F.display()

Out[34]:

The value of $F$ at a point:

In [35]:
F(p)

Out[35]:

The gradient of $F$:

In [36]:
print(grad(F))

Vector field grad(F) on the Euclidean space E^3

In [37]:
grad(F).display()

Out[37]:
In [38]:
norm(grad(F)).display()

Out[38]:

### Divergence¶

The divergence of a vector field:

In [39]:
s = div(u)
s.display()

Out[39]:

For $v$ and $w$, we have

In [40]:
div(v).expr()

Out[40]:
In [41]:
div(w).expr()

Out[41]:

An identity valid for any scalar field $F$ and any vector field $u$:

In [42]:
div(F*u) == F*div(u) + u.dot(grad(F))

Out[42]:

### Curl¶

The curl of a vector field:

In [43]:
s = curl(u)
print(s)

Vector field curl(u) on the Euclidean space E^3

In [44]:
s.display()

Out[44]:

To use the notation rot instead of curl, simply do

In [45]:
rot = curl


An alternative is

In [46]:
from sage.manifolds.operators import curl as rot


We have then

In [47]:
rot(u).display()

Out[47]:
In [48]:
rot(u) == curl(u)

Out[48]:

For $v$ and $w$, we have:

In [49]:
curl(v).display()

Out[49]:
In [50]:
curl(w).display()

Out[50]:

The curl of a gradient is always zero:

In [51]:
curl(grad(F)).display()

Out[51]:

The divergence of a curl is always zero:

In [52]:
div(curl(u)).display()

Out[52]:

An identity valid for any scalar field $F$ and any vector field $u$:

In [53]:
curl(F*u) == grad(F).cross(u) + F*curl(u)

Out[53]:

### Laplacian¶

The Laplacian of a scalar field:

In [54]:
s = laplacian(F)
s.display()

Out[54]:

For a scalar field, the Laplacian is nothing but the divergence of the gradient:

In [55]:
laplacian(F) == div(grad(F))

Out[55]:

The Laplacian of a vector field:

In [56]:
laplacian(u).display()

Out[56]:

In the Cartesian frame, the components of the Laplacian of a vector field are nothing but the Laplacians of the components of the vector field, as we can check:

In [57]:
e = E.cartesian_frame()
laplacian(u) == sum(laplacian(u[[i]])*e[i] for i in E.irange())

Out[57]:

In the above formula, u[[i]] return the $i$-th component of $u$ as a scalar field, while u[i] would have returned the coordinate expression of this scalar field; besides, e is the Cartesian frame:

In [58]:
e[:]

Out[58]:

For $v$ and $w$, we have

In [59]:
laplacian(v).display()

Out[59]:
In [60]:
laplacian(w).display()

Out[60]:

We have:

In [61]:
curl(curl(u)).display()

Out[61]:
In [62]:
grad(div(u)).display()

Out[62]:

and we may check a famous identity:

In [63]:
curl(curl(u)) == grad(div(u)) - laplacian(u)

Out[63]:

## Customizations¶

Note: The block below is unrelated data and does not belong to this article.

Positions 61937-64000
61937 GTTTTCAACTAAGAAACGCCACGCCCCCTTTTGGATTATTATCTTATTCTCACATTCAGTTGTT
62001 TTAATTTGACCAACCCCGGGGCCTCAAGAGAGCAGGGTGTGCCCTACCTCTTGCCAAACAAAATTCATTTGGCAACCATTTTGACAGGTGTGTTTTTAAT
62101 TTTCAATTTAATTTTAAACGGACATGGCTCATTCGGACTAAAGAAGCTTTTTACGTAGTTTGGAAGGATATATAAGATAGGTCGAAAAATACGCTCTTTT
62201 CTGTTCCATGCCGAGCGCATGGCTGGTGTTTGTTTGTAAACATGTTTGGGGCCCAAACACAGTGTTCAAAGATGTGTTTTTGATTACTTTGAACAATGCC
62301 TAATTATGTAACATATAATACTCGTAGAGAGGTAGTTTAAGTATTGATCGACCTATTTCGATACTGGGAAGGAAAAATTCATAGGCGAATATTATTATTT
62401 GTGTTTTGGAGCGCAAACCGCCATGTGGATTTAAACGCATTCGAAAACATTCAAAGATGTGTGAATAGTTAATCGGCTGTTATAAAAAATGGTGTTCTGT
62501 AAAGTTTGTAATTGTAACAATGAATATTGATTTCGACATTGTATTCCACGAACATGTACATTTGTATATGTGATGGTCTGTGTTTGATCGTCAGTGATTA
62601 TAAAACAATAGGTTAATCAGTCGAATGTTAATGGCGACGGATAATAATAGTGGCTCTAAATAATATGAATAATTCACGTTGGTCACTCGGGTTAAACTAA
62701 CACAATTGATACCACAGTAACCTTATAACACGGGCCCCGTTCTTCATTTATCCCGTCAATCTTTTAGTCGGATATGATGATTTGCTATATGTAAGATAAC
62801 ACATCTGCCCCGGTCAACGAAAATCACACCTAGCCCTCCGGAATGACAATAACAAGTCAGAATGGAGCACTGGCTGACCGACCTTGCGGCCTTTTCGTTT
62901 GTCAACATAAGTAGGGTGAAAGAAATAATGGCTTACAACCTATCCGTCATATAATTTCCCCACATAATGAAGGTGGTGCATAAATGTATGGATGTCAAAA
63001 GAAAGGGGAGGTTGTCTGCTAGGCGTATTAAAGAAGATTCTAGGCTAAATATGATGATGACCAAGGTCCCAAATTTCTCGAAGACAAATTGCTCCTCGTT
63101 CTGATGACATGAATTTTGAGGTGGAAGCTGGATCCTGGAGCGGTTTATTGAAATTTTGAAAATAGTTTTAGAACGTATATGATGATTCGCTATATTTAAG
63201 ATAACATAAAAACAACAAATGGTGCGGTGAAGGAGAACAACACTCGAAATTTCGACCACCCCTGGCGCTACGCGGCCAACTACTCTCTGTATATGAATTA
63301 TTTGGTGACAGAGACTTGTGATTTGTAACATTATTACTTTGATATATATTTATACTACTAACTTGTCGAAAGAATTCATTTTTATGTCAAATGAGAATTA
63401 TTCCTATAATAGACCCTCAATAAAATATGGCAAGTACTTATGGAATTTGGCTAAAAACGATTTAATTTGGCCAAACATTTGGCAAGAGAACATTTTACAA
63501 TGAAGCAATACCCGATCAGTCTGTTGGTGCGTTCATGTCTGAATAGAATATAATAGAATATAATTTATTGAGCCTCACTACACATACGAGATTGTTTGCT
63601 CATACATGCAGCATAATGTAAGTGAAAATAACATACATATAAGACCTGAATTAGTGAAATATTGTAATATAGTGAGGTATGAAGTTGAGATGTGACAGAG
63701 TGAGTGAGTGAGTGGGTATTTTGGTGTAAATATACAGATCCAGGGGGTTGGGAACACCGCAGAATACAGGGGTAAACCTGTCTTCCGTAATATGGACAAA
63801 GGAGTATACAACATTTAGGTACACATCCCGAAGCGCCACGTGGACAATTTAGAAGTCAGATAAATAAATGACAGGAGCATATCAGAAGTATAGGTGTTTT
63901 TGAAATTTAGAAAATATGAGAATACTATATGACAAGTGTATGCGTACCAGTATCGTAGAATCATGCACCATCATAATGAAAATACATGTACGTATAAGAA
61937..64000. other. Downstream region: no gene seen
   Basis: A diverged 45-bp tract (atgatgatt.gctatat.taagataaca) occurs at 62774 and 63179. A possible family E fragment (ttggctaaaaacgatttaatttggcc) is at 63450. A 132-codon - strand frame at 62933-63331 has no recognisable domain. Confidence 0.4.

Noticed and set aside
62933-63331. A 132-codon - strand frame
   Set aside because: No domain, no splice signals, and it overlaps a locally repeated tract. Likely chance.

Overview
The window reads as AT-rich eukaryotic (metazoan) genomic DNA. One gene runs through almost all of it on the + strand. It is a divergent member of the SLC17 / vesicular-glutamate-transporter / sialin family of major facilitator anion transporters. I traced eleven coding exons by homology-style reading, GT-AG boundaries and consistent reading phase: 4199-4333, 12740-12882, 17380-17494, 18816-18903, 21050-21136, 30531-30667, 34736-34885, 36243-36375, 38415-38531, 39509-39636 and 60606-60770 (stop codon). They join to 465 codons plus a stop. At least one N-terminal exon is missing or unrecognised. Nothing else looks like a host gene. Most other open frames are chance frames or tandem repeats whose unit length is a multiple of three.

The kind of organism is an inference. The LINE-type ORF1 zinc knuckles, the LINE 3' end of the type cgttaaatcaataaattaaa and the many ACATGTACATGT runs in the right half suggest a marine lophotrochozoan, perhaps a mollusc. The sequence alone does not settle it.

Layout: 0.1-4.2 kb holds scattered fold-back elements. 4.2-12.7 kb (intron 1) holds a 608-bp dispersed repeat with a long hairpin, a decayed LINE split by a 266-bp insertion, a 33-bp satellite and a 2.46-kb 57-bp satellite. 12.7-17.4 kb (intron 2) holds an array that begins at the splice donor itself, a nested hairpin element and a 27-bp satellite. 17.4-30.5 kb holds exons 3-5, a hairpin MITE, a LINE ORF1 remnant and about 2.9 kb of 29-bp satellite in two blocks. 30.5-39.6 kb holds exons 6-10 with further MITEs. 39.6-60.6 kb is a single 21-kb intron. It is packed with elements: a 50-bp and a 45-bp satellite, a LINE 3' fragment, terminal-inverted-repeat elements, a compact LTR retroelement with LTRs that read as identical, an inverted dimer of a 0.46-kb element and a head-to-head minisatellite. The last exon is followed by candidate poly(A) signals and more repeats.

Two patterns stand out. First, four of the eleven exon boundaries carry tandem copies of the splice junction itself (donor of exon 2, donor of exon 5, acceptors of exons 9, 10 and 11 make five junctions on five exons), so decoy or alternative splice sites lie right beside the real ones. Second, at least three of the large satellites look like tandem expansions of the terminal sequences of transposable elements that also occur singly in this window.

### Customizing the symbols of the orthonormal frame vectors¶

By default, the vectors of the orthonormal frame associated with Cartesian coordinates are denoted $(e_x,e_y,e_z)$:

In [64]:
frame = E.cartesian_frame()
frame

Out[64]:

But this can be changed, thanks to the method set_name:

In [65]:
frame.set_name('a', indices=('x', 'y', 'z'))
frame

Out[65]:
In [66]:
v.display()

Out[66]:
In [67]:
frame.set_name(('hx', 'hy', 'hz'),
latex_symbol=(r'\mathbf{\hat{x}}', r'\mathbf{\hat{y}}',
r'\mathbf{\hat{z}}'))
frame

Out[67]:
In [68]:
v.display()

Out[68]:

### Customizing the coordinate symbols¶

The coordinates symbols are defined within the angle brackets <...> at the construction of the Euclidean space. Above we did

In [69]:
E.<x,y,z> = EuclideanSpace()


which resulted in the coordinate symbols $(x,y,z)$ and in the corresponding Python variables x, y and z (SageMath symbolic expressions). To use other symbols, for instance $(X,Y,Z)$, it suffices to create E as

In [70]:
E.<X,Y,Z> = EuclideanSpace()


We have then:

In [71]:
E.atlas()

Out[71]:
In [72]:
E.cartesian_frame()

Out[72]:
In [73]:
v = E.vector_field(-Y, X, sin(X*Y*Z), name='v')
v.display()

Out[73]:

By default the LaTeX symbols of the coordinate coincide with the letters given within the angle brackets. But this can be adjusted through the optional argument symbols of the function EuclideanSpace, which has to be a string, usually prefixed by r (for raw string, in order to allow for the backslash character of LaTeX expressions). This string contains the coordinate fields separated by a blank space; each field contains the coordinate’s text symbol and possibly the coordinate’s LaTeX symbol (when the latter is different from the text symbol), both symbols being separated by a colon (:):

In [74]:
E.<xi,et,ze> = EuclideanSpace(symbols=r"xi:\xi et:\eta ze:\zeta")
E.atlas()

Out[74]:
In [75]:
v = E.vector_field(-et, xi, sin(xi*et*ze), name='v')
v.display()

Out[75]: